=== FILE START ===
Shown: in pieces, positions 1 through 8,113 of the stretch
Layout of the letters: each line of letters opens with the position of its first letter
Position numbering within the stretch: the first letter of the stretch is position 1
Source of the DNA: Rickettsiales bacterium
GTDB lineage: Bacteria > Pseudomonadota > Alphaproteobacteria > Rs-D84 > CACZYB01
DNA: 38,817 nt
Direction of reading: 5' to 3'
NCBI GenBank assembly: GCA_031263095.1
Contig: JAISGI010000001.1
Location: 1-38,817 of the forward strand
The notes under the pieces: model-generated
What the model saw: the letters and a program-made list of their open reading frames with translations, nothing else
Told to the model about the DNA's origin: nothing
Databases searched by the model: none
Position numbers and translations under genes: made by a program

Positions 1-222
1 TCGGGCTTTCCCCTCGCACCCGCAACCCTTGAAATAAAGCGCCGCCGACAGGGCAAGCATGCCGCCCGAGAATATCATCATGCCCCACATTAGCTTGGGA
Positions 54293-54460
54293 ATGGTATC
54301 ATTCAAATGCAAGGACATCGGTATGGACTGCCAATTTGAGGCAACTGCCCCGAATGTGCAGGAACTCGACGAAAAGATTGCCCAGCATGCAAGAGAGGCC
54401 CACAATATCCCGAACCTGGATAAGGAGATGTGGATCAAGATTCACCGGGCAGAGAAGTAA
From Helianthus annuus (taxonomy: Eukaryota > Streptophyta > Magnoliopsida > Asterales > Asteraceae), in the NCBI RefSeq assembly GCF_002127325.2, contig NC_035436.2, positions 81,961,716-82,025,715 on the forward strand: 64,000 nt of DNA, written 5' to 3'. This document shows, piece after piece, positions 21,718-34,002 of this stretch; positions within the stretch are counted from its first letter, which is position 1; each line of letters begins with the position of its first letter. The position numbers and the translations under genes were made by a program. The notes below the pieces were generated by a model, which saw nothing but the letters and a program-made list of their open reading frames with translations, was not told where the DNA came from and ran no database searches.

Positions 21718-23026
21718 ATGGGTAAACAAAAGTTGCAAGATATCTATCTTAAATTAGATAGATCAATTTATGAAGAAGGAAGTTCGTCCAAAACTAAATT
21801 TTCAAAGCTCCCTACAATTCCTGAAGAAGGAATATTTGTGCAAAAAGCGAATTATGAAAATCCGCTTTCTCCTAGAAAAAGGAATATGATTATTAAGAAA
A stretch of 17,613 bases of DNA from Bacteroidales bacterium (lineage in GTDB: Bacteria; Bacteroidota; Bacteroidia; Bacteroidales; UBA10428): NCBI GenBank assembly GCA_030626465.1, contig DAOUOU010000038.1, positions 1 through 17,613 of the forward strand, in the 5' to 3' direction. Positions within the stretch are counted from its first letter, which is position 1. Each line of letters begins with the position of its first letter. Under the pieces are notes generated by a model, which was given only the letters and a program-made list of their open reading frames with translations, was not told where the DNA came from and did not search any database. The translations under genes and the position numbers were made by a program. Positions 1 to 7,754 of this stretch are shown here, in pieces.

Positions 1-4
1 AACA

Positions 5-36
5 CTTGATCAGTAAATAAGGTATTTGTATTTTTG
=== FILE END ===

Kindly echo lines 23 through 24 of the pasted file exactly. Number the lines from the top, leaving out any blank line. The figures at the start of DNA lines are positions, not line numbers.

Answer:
Positions 21718-23026
21718 ATGGGTAAACAAAAGTTGCAAGATATCTATCTTAAATTAGATAGATCAATTTATGAAGAAGGAAGTTCGTCCAAAACTAAATT